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7 Schools Get Grants for Reading Projects

March 30, 2000|ZANTO PEABODY

Los Angeles school board member Valerie Fields presented $14,000 in grants Thursday to seven schools to expand their reading programs.

The awards of $2,000 each, presented at a news conference at Wilbur Avenue Elementary School in Tarzana, fund literacy aids ranging from a Shakespeare book series adapted for elementary-age children to take-home puppets corresponding to characters in schoolbooks.

Fields anticipates awarding $30,000 in grants this year to 16 schools with innovative literacy initiatives. The program, now in its second year, distributes discretionary funds from the budget of District 4, which covers part of the west San Fernando Valley.

Before the grants, "a teacher would call and say she needed a bus to go to the Music Center," Fields said. "By the time the request would get to the right person and the bus was approved, whatever was going on at the Music Center would be over. So [the school board] gave us discretionary funds to do things like this, put the money in projects that directly help the students."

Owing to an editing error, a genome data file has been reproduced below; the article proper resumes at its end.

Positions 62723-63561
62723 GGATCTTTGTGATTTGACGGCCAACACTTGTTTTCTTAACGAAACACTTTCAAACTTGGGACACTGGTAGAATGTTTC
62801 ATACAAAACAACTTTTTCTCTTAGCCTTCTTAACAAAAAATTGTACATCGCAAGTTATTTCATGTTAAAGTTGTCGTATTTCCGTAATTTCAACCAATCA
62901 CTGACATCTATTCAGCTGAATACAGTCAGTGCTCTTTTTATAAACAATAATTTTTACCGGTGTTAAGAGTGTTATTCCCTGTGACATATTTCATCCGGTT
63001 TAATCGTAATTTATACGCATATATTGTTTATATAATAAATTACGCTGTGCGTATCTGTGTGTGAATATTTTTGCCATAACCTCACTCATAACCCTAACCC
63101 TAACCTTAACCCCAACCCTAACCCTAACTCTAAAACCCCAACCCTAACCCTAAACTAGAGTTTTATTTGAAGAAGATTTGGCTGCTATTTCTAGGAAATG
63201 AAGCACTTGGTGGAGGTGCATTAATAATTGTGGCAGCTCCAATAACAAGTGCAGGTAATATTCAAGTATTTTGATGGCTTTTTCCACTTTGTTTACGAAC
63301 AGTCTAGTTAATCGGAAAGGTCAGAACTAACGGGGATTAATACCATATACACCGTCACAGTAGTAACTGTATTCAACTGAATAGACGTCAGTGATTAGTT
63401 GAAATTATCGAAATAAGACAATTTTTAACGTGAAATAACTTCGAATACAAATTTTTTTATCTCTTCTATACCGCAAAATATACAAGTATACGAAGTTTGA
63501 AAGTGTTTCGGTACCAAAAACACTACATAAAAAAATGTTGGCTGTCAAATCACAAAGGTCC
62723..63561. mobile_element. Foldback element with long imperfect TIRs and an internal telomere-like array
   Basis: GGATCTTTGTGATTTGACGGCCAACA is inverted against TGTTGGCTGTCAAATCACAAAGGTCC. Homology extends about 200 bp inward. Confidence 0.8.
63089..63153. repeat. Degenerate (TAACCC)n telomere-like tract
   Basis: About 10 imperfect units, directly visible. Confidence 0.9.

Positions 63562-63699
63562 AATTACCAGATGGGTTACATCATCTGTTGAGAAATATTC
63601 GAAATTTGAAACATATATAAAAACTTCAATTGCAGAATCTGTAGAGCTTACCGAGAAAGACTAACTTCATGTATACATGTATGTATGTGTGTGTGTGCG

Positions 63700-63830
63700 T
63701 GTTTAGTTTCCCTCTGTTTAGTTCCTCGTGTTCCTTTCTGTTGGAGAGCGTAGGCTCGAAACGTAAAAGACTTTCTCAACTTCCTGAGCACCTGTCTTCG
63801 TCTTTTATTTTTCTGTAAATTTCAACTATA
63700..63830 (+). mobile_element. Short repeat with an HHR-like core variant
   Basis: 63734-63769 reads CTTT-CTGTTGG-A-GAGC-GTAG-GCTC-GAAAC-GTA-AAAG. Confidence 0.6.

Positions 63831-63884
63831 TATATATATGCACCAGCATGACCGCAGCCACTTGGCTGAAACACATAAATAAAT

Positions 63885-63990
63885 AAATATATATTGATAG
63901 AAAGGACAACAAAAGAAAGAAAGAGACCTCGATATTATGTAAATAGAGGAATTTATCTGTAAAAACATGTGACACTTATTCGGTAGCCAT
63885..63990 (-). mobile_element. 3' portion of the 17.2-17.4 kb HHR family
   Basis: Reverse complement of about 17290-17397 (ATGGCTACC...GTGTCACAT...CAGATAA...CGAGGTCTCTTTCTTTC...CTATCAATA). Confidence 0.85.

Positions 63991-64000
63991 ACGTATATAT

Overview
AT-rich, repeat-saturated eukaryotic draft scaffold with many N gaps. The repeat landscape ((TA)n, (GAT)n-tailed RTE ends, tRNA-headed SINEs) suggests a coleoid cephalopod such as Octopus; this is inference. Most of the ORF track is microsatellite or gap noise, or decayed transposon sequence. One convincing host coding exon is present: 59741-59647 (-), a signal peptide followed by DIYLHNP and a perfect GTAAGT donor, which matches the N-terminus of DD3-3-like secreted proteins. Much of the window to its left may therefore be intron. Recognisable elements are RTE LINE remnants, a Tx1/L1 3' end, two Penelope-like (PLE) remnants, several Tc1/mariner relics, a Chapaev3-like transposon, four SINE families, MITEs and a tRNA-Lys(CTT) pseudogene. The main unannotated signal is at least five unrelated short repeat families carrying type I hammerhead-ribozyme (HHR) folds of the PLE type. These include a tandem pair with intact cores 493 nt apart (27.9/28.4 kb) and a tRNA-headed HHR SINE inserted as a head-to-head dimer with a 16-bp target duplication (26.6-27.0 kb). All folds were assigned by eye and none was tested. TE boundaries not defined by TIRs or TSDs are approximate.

The Puppets as Literacy Partners program at Fullbright Avenue Elementary School in Canoga Park will allow home interaction with classwork for 60 first- and second-graders from the campus, where more than half the students are learning English as a second language. The students write stories based on the puppets and share them with their parents at home.

"In fact, children will be able to take puppets home along with a high-interest storybook on a weekly basis," Broc Coward, a Fields representative, said. "And parents will be invited to attend a puppet show each month."

Richard Hickcox, principal at Wilbur, is combining his school's grant with a $7,000 Annenberg Foundation grant to buy two computers and software so students can evaluate and track their reading comprehension progress.

At Welby Way Elementary School in West Hills, the money will be used for historical, mythical, poetry and other books with cultural themes that target a diverse student population. Other schools receiving grants Thursday were Calvert Street in Woodland Hills, Chatsworth Park in Chatsworth, Pomelo Drive in West Hills and Thoreau Continuation High School in Woodland Hills.

To earn the grants, schools appealed to a committee made up of parents and community advisors in District 4. The grants program, Fields said, has funneled more than $100,000 to district campuses since it began just over a year ago.

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